Month: February 2016

Overall review: Captivate Escape Rooms

If I were to sum up Captivate Escape Rooms in a single word, it would be “friendly”. The staff are pleasant. The booking process isn’t demanding. Most importantly, the rooms are among the most forgiving ones I’ve ever played, from the gentle hand-holding via over-cluing, to the generous 75 minutes that you’re given for each room, and which you won’t even come close to using up.

Some escape rooms make you feel like you’re in a thrilling battle of wits with the game designers. At Captivate Escape Rooms, in contrast, the game designers want you to win.

But maybe kindness has its place. These rooms would be great for beginners or groups with kids, for instance. And the surfeit of clues certainly makes a change from rooms which require torturous leaps of logic — part of the reason the puzzles are so solver-friendly are that they make perfect sense.

Furthermore, though the rooms are friendly, they’re not necessarily boring. The puzzles may be simple, but they’re fairly original, providing a breath of fresh air in a market saturated with familiar puzzle types and structures — and making them worthwhile even for veterans. There are also some clever or trickier puzzles mixed in with the rest, and some variance in room difficulty; experienced groups might find Elixir more to their taste than Kellar’s Magic Emporium, for instance. Their latest additions, Murder on the Singapore Express and Alien vs Human, should prove more challenging for experienced teams.

It also helps that the rooms contain fun little surprises. There isn’t much “high-tech” stuff of the sort that escape room players here might be familiar with, but there are still enough gadgets and physical aspects to help make up for the reliance on code-locks.

So yes, Captivate rooms are forgiving. But that aside, they’re also simply fun.

RECOMMENDED for beginners. WORTH A VISIT for veterans who don’t mind having fun rather than facing a challenge.

Staff: Friendly and chill. The place doesn’t feel like one of those soulless money-making operations, which is nice.

Hints: Unlimited hints. Just wave at a security camera and one of the staff will enter to help you out. If you find this immersion-breaking, well — you can probably get by without hints anyway.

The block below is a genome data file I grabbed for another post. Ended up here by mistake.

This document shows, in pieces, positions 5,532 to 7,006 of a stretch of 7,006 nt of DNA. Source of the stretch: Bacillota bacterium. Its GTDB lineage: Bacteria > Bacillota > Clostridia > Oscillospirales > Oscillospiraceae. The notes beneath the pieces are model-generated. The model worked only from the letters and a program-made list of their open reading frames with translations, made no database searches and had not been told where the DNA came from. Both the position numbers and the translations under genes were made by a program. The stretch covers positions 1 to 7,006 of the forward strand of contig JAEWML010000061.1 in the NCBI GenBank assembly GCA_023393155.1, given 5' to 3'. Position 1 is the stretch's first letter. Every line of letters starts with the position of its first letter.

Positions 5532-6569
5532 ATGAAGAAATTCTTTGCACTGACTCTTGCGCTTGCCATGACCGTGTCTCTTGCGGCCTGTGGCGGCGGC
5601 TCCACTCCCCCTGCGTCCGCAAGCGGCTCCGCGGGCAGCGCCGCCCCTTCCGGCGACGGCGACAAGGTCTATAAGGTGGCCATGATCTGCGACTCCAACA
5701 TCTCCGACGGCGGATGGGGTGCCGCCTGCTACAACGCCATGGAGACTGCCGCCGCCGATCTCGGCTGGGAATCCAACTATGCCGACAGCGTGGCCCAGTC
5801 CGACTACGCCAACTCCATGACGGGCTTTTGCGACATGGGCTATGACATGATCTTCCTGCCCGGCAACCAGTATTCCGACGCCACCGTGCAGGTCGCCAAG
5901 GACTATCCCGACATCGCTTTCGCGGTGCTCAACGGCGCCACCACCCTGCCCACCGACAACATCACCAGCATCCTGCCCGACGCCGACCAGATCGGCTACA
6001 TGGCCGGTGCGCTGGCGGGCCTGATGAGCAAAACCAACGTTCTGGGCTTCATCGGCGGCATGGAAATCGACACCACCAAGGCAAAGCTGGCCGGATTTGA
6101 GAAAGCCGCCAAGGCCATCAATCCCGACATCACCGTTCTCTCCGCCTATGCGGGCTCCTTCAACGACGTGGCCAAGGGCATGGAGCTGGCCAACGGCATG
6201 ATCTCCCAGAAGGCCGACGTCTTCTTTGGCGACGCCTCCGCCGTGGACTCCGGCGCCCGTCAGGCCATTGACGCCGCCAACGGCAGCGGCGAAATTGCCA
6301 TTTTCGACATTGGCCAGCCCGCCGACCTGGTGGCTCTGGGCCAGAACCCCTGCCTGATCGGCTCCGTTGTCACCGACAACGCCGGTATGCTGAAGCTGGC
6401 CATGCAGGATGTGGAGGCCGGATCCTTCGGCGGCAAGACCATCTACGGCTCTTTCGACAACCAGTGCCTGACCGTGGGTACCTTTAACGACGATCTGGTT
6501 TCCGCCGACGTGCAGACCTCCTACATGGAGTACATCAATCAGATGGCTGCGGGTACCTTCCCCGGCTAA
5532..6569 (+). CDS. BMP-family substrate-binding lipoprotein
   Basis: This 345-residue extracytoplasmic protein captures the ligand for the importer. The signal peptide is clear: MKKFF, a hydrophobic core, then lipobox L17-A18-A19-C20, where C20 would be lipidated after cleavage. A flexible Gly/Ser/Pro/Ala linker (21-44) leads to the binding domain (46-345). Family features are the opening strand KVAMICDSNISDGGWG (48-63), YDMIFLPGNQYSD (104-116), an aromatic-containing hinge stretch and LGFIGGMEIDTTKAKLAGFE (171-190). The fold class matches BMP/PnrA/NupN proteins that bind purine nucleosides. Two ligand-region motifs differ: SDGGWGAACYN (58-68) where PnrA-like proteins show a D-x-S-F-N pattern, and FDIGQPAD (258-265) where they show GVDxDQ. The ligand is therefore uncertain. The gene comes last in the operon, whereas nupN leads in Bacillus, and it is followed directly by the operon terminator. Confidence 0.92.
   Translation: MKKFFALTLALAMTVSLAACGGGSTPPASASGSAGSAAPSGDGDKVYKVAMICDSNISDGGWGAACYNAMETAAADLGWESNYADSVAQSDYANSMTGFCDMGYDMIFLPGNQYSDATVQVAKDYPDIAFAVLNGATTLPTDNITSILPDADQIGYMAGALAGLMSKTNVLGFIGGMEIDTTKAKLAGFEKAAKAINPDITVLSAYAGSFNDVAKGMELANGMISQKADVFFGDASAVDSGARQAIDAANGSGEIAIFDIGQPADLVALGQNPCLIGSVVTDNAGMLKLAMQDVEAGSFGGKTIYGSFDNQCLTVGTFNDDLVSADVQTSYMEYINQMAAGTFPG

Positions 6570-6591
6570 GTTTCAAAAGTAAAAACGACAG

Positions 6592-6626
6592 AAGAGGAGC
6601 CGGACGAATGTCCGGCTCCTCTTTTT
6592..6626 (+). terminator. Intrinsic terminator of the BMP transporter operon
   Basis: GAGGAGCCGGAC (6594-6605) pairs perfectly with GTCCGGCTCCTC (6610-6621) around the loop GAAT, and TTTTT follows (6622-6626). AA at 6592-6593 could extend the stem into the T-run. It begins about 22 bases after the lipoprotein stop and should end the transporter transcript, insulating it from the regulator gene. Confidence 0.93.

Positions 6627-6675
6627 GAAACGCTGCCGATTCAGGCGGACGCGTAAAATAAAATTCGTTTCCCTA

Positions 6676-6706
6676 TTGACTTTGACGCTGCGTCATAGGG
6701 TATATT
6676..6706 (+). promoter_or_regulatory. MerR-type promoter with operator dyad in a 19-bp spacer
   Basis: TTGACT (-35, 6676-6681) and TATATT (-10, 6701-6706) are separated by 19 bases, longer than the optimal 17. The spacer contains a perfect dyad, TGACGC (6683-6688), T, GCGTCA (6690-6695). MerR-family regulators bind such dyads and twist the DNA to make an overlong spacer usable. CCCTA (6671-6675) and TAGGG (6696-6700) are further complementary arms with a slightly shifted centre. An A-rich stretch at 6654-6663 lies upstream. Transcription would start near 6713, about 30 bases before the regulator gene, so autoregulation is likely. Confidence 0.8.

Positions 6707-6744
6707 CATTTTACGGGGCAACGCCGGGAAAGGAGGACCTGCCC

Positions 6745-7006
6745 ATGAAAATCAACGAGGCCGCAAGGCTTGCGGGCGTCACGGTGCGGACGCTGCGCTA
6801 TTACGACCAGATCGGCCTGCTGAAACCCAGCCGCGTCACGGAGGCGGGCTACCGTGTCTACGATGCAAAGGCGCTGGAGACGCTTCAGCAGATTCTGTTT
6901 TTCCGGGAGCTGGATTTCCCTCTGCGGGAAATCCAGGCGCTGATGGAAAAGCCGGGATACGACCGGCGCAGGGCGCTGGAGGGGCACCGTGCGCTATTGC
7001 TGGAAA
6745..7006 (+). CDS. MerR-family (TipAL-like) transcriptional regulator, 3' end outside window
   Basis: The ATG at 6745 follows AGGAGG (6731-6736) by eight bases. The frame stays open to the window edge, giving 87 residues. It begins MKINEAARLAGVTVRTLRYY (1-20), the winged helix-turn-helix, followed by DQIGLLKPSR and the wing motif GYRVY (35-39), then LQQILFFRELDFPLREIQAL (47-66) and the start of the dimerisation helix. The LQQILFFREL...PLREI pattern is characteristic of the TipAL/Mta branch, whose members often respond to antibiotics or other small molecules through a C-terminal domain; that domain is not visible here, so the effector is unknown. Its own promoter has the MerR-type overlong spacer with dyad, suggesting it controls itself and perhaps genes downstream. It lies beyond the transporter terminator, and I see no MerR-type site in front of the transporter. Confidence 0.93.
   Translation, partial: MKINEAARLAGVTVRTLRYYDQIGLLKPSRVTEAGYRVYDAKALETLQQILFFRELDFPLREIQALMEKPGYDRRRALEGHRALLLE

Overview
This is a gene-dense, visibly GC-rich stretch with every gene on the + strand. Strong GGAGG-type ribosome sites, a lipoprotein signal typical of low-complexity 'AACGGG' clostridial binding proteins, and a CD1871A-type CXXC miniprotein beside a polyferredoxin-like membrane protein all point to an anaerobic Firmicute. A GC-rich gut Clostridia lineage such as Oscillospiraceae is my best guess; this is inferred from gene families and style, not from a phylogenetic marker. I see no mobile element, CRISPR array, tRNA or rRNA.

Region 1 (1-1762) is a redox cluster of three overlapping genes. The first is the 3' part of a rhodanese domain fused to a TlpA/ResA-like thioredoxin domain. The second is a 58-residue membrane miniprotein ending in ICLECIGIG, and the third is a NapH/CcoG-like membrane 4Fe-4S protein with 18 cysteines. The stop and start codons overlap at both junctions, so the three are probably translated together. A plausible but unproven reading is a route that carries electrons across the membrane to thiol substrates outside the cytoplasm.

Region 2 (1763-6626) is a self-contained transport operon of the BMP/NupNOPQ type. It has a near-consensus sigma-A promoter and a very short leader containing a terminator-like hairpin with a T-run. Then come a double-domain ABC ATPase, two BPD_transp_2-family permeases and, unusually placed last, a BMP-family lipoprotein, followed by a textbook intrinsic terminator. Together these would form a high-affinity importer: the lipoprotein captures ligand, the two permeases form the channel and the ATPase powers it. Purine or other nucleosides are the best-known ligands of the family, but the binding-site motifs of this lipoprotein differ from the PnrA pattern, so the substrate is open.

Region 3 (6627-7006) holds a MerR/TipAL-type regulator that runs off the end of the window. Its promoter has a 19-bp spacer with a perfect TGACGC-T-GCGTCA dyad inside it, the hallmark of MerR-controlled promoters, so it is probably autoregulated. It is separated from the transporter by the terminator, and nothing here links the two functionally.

Will your group be combined with strangers? No.

Rooms tried: 7 out of 7 current rooms; 1 former room

Recommended team size: 2 to 4. A good escape room company for two-player teams.

Specific room reviews

Current rooms
Labyrinth: Dead Men Walking
Zero Hour
Black Out
Kellar’s Magic Emporium
Murder on the Singapore Express
Alien vs Human

Former rooms

Captivate Escape Rooms

Room review: Captivate: Kellar’s Magic Emporium

Their description: You have been short-listed for the role of Magician’s Assistant. Arriving at Kellar’s Magic Emporium, you are tasked with solving a series of puzzles and riddles in order to prove your skills. You’ll need to pay close attention to pass this test, as things may not always be what they seem…

Captivate’s tendency to over-clue their puzzles is especially strong in Kellar’s Magic Emporium, making this a very forgiving room. Experienced teams might be disappointed at the ease of the puzzles.

But there’s still enough to make the experience fun, even if it’s brief. The magic emporium hides various little secrets and surprises, which liven up the rather straightforward puzzle-solving process. And although the puzzles are straightforward, they’re original and rigorous.

A brief review for a brief room. RECOMMENDED for beginners. WORTH A TRY for experienced teams if you don’t mind finishing it in twenty minutes.

Puzzle difficulty: 2/5
Puzzle logic: 5/5
Multimedia aspect of puzzles: 1/5

Atmosphere and setting: 3/5
Exciting flourishes, use of technology or physical aspects: 3.5/5
Storyline integration: 2/5

Their suggested number of players: 2 to 8
My suggested number of players: 2 to 3

Room review: Captivate: Labyrinth: Dead Men Walking